October 2, 2022

counter threat

IMMEDIATE RELEASE 22 Sep 2022
WASHINGTON MERRY-GO-ROUND
Today’s Events in Historical Perspective
America’s Longest-Running Column Founded 1932
The counter threat
By Douglas Cohn and Eleanor Clift
          WASHINGTON — The world is at a crisis point. Russian President Putin has threatened the use of nuclear weapons in Ukraine. The war is going badly for Russia, and Putin is upping the ante, calling up nearly 300,000 reservists and telling his countrymen and women that the West is challenging the very existence of Mother Russia.
          But neither the reservists nor the troops in the field have been issued hazmat suits, raising questions about how serious Putin is about going nuclear because radioactive fallout would poison his troops along with the Ukrainians.
          Even with that caveat, this is the most significant nuclear threat America and its allies have faced, worse than the Cuban Missile Crisis in 1962 because it is an overt threat. In 1962, Soviet leader Krushchev never said he would use nuclear weapons. He saw them as a deterrent, a weapon too lethal to be used, restrained by MAD, Mutually Assured Destruction.
          President Kennedy deftly navigated the Cuban Missile Crisis with a secret deal to remove U.S. Jupiter missiles from Turkey in exchange for Krushchev openly pulling his nuclear weapons from Cuba.
          Aside from some brinkmanship between India and Pakistan following their 1998 nuclear tests, the world has never seen the flaunting of nuclear prowess on the scale of Putin’s threat.
          President Biden’s response in a speech at the United Nations General Assembly was to call Putin “reckless” and “irresponsible.”
           “A nuclear war cannot be won and must never be fought,” Biden said. Should Putin choose to deploy tactical nuclear weapons in Ukraine, Biden has said the U.S. response would be “consequential,” and would rival in scale and scope what Russia does.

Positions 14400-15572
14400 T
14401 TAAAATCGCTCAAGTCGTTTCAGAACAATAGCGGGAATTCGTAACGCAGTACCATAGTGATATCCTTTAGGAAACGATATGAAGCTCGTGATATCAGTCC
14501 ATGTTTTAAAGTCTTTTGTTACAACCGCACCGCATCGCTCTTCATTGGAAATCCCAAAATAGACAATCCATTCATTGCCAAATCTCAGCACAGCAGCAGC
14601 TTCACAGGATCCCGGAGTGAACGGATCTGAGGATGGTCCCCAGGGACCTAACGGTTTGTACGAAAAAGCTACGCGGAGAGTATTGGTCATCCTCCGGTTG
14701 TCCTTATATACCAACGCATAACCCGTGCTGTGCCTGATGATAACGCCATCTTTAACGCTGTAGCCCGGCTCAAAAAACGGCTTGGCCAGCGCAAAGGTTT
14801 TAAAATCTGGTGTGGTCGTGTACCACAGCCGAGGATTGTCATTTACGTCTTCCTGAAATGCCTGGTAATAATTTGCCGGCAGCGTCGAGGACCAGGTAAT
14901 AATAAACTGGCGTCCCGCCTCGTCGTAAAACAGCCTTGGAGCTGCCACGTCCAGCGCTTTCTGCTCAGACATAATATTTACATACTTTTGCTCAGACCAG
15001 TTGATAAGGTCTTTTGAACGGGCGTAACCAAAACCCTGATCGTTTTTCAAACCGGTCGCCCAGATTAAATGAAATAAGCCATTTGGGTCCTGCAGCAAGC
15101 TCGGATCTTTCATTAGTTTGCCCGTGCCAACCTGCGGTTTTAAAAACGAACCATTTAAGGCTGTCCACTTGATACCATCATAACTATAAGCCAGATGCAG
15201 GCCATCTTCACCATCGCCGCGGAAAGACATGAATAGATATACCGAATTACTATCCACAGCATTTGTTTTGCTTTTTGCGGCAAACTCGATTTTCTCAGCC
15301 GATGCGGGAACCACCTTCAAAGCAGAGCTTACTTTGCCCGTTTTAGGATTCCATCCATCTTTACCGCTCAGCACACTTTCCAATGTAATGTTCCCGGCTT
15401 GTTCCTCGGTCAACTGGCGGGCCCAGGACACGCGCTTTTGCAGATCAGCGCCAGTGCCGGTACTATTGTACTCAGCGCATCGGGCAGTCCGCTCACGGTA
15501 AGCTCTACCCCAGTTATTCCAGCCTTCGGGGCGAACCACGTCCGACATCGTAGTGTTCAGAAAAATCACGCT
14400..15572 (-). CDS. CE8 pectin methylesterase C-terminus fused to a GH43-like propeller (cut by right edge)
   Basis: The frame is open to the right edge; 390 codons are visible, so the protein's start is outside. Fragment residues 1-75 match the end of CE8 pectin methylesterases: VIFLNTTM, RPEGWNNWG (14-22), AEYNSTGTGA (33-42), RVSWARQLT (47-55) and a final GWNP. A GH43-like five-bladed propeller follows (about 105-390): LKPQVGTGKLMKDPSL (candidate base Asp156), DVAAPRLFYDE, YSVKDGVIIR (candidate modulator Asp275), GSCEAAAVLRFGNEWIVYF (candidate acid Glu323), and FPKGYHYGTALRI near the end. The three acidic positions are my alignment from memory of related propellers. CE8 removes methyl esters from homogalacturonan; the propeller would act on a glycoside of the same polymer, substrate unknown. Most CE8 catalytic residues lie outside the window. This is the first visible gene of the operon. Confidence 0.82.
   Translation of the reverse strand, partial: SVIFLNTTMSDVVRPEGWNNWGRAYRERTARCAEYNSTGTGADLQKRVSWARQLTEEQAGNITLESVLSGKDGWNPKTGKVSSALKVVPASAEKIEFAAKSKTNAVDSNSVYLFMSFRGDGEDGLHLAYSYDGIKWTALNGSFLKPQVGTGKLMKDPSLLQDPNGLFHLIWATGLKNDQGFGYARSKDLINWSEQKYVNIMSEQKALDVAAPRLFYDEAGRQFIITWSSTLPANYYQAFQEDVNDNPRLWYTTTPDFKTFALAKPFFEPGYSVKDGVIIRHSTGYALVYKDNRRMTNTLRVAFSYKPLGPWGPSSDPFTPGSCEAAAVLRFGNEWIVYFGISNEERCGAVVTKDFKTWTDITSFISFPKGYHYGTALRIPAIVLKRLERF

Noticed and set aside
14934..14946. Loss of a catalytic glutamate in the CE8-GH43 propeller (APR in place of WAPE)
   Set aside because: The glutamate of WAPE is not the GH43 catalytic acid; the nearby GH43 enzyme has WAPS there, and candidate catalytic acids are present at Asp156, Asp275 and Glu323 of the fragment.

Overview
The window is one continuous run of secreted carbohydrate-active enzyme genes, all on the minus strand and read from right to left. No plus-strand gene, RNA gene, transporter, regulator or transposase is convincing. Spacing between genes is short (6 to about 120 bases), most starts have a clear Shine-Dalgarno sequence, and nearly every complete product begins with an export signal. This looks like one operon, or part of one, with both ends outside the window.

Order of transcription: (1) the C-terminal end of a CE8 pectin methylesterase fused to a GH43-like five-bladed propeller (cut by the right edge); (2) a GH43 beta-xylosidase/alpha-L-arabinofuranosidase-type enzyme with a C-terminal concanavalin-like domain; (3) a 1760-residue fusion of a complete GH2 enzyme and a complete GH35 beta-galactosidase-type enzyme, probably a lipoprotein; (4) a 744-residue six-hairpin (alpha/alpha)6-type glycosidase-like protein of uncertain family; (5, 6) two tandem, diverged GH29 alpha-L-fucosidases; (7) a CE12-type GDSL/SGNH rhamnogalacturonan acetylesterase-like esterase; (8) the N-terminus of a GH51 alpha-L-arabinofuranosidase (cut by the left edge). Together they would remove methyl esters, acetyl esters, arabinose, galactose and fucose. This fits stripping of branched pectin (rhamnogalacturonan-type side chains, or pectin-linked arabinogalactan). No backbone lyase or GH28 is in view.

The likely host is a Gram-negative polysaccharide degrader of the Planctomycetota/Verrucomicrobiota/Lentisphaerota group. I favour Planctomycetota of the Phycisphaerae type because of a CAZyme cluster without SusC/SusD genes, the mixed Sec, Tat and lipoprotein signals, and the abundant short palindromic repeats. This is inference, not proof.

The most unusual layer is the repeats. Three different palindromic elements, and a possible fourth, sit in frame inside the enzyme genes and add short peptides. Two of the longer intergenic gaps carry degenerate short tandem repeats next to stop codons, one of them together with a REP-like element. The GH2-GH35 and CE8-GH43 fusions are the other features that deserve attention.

Biden has not offered any more detail, which must leave Putin guessing, although it is unlikely Biden would respond in kind with a nuclear weapon deployed against Russia, widening a conflict between Russia and Ukraine into World War III. Neither is it likely Biden would get the go-ahead from NATO for a unified nuclear response.
          What, then, is a viable response when the only deterrent against nuclear weapons is nuclear weapons? This is pure speculation, but if Biden wants to get Putin’s attention, more sanctions will not do it. Biden must respond in kind, and the only way to do that without further widening the war is to threaten to supply Ukraine with tactical nuclear weapons. It is a counter threat, if made, it is undoubtedly being made in private.
          It is the best of worst options. We can hope Putin does not take us to that, but if he does, Ukraine will know what to do. It has a robust civil nuclear program, and in the process of breaking away from Russia, Ukraine gave up Russian nuclear weapons stored on its soil that made it the third largest nuclear power after the United States and Russia. So, Ukraine still has people knowledgeable in the field of nuclear weaponry.
          Putin says he is not bluffing when he ups the ante in the invasion of Ukraine, an invasion he launched thinking it would be an easy three days to conquer the country, and that a divided and demoralized NATO in the aftermath of the Trump administration’s pullback from NATO would fail to meet the challenge.
          He miscalculated on every front. The Ukrainians have proven themselves able and well-led fighters with a strong belief in their cause of sovereignty, whereas the Russians have turned out to be ill equipped, poorly led and unwilling to fight for an ill-defined “military operation” they do not understand.
          A democracy cannot sustain a war without public support. But the dissension we are seeing in Russia today over Putin’s mobilization and misguided war policies suggests the same may be true in a dictatorship. Thousands have taken to the streets in Moscow with hundreds being arrested. There are traffic jams with people – read reservists being called up – trying to flee the country. And all the exit flights are full.
          Putin’s bluster about nuclear weapons may be just that, the bluster before the calm in a war he is losing not only to Ukrainian fighters and Western weapons, but also quite possibly to a nuclear counter threat.
 
          See Eleanor Clift’s latest book Selecting a President, and Douglas Cohn’s latest books The President’s First Year: The Only School for Presidents Is the Presidency and World War 4: Nine Scenarios (endorsed by seven flag officers).
          Twitter:  @douglas_cohn
          © 2022 U.S. News Syndicate, Inc.
          Distributed by U.S. News Syndicate, Inc.
END WASHINGTON MERRY-GO-ROUND

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